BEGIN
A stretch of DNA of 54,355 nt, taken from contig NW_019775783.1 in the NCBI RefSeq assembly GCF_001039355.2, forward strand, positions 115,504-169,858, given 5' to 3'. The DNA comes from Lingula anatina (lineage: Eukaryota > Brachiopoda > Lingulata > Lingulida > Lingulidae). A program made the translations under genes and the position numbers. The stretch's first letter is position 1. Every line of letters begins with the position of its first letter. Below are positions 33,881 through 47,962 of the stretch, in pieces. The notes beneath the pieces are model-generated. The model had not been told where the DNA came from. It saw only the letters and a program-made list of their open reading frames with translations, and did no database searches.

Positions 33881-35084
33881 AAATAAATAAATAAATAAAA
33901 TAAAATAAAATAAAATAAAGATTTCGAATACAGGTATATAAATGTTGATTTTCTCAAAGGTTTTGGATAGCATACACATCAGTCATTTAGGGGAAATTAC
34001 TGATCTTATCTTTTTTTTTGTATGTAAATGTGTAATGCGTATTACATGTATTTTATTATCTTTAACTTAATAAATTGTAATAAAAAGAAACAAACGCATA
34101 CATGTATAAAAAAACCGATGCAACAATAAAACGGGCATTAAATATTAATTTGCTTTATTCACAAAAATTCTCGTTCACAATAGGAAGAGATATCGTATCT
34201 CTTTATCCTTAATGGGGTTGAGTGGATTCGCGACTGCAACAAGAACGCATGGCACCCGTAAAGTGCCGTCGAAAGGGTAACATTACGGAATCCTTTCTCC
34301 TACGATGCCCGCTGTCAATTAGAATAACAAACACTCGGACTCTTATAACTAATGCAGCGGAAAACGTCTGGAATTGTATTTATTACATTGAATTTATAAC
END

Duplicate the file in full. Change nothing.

A stretch of DNA of 54,355 nt, taken from contig NW_019775783.1 in the NCBI RefSeq assembly GCF_001039355.2, forward strand, positions 115,504-169,858, given 5' to 3'. The DNA comes from Lingula anatina (lineage: Eukaryota > Brachiopoda > Lingulata > Lingulida > Lingulidae). A program made the translations under genes and the position numbers. The stretch's first letter is position 1. Every line of letters begins with the position of its first letter. Below are positions 33,881 through 47,962 of the stretch, in pieces. The notes beneath the pieces are model-generated. The model had not been told where the DNA came from. It saw only the letters and a program-made list of their open reading frames with translations, and did no database searches.

Positions 33881-35084
33881 AAATAAATAAATAAATAAAA
33901 TAAAATAAAATAAAATAAAGATTTCGAATACAGGTATATAAATGTTGATTTTCTCAAAGGTTTTGGATAGCATACACATCAGTCATTTAGGGGAAATTAC
34001 TGATCTTATCTTTTTTTTTGTATGTAAATGTGTAATGCGTATTACATGTATTTTATTATCTTTAACTTAATAAATTGTAATAAAAAGAAACAAACGCATA
34101 CATGTATAAAAAAACCGATGCAACAATAAAACGGGCATTAAATATTAATTTGCTTTATTCACAAAAATTCTCGTTCACAATAGGAAGAGATATCGTATCT
34201 CTTTATCCTTAATGGGGTTGAGTGGATTCGCGACTGCAACAAGAACGCATGGCACCCGTAAAGTGCCGTCGAAAGGGTAACATTACGGAATCCTTTCTCC
34301 TACGATGCCCGCTGTCAATTAGAATAACAAACACTCGGACTCTTATAACTAATGCAGCGGAAAACGTCTGGAATTGTATTTATTACATTGAATTTATAAC